For the last 9 months of her life, I was her primary caregiver. So, I watched, first hand, as breast cancer ate away at her life and took her from me. It was the most devastating experience of my life and also the most impactful. It shaped who I am today and how I view the world.

What’s interesting to me is that my mom was a total health nut. She ate fruits and veggies and exercised daily. But, I do believe that emotionally she fractured. She was often stressed out and suffered from insomnia. She didn’t have a solid community around her to support her through life.

So, what that’s shown me, as I look back almost 20 years now, is that it’s imperative to look at our lives as a whole. It is not enough to eat well and exercise, we have to be just as diligent about our emotional and spiritual lives. We cannot allow ourselves to suppress our dreams and desires. If we truly want to live vibrant, healthy lives, we must be brave and continuously express ourselves, love deeply, and cultivate true connections.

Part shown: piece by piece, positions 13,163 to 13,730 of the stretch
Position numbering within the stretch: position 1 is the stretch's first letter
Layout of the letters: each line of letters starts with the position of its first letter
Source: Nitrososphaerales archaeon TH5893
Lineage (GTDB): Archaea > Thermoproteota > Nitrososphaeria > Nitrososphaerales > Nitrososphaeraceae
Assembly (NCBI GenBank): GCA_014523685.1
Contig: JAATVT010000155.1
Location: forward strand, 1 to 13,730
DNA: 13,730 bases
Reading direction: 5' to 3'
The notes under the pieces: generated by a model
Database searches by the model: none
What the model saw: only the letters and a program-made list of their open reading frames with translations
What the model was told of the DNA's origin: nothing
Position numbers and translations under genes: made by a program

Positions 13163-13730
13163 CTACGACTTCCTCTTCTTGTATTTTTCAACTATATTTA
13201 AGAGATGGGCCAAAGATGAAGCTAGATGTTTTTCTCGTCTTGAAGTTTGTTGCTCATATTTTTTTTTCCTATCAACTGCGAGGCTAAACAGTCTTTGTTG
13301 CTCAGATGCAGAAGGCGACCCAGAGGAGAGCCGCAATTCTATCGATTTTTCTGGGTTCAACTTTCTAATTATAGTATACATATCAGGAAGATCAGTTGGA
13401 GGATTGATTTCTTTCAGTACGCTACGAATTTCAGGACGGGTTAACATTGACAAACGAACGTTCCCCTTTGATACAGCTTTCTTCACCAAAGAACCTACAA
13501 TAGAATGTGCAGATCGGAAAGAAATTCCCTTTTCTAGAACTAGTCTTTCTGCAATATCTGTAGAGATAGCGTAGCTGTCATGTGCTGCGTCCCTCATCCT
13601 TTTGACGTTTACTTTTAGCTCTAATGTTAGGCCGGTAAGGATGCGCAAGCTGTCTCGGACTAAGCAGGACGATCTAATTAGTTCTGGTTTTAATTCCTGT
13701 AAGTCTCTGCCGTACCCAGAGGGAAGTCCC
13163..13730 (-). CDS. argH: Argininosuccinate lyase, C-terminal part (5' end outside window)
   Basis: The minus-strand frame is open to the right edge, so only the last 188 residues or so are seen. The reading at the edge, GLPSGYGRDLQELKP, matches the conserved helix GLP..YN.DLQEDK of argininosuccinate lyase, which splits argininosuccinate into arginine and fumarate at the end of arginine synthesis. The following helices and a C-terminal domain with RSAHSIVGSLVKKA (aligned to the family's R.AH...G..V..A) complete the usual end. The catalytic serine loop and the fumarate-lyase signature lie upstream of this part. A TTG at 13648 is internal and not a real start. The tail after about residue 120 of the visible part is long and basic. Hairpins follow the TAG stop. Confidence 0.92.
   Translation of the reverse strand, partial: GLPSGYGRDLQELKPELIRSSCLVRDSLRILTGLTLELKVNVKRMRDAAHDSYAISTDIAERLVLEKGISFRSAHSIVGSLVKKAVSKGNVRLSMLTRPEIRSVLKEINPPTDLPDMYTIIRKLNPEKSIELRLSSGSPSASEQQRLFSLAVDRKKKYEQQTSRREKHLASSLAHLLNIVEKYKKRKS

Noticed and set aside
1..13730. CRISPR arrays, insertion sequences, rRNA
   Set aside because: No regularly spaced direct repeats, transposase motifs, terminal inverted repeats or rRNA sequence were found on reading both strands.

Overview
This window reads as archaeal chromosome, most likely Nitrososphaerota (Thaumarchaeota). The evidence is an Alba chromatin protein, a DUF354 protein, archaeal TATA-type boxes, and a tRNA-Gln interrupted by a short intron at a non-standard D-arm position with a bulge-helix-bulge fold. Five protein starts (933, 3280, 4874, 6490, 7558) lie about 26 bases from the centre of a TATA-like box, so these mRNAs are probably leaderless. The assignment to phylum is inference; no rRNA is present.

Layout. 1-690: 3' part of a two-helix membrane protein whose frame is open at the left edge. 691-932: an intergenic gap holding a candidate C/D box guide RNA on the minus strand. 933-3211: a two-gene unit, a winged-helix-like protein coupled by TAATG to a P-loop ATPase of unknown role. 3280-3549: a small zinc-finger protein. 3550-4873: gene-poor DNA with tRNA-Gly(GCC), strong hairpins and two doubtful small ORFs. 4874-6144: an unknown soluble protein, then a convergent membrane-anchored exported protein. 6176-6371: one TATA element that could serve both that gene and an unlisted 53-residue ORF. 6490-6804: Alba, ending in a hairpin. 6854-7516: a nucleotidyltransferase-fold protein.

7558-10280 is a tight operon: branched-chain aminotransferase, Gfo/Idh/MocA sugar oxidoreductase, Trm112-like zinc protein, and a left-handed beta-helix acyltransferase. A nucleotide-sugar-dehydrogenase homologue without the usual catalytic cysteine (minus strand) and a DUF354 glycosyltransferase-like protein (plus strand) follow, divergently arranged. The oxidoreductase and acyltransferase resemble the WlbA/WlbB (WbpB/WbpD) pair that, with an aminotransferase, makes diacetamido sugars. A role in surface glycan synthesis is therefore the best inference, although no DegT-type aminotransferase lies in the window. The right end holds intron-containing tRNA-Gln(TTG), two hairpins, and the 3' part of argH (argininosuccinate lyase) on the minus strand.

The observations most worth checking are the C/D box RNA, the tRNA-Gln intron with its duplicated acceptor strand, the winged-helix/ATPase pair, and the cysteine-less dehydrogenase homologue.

Too often we talk about breasts only in two (maybe three) contexts: female sexuality, usually as it is contained by male sexuality; and when something goes wrong with breast health – namely breast cancer (maybe we talk about breastfeeding, usually when it has been shunned publicly). Why do you think there is a silence around talking about breasts outside of these topics/angles?

I think that for most of us, male or female, we fear what we don’t understand. We live in a male dominated society and breasts are a representation of the feminine. Therefore, because they are foreign, they must be dangerous. 

The safest way to control the dangerous, foreign feminine is to label it and put it in a simple package. This is how we lose all of the nuance and complexity of femininity and get left with lingerie or nursing bras.

We believe that women are unsure of their breasts, and that for many women, their breasts are a source of fear. Perhaps pink ribbon campaigns are in part responsible for this fear, perhaps there is a fear of the sexuality of breasts, or of the power women can hold. Many women are not used to touching their breasts even. What is your opinion of our culture of breast fear?

I can say, for myself, that I used to be very frightened of touching my own breasts. I never wanted to do self exams because I was terrified of what I might find. The other avenues that we’re taught about prevention (namely, mammograms) are so barbaric and dangerous that I, naturally, wanted to avoid that at all costs as well.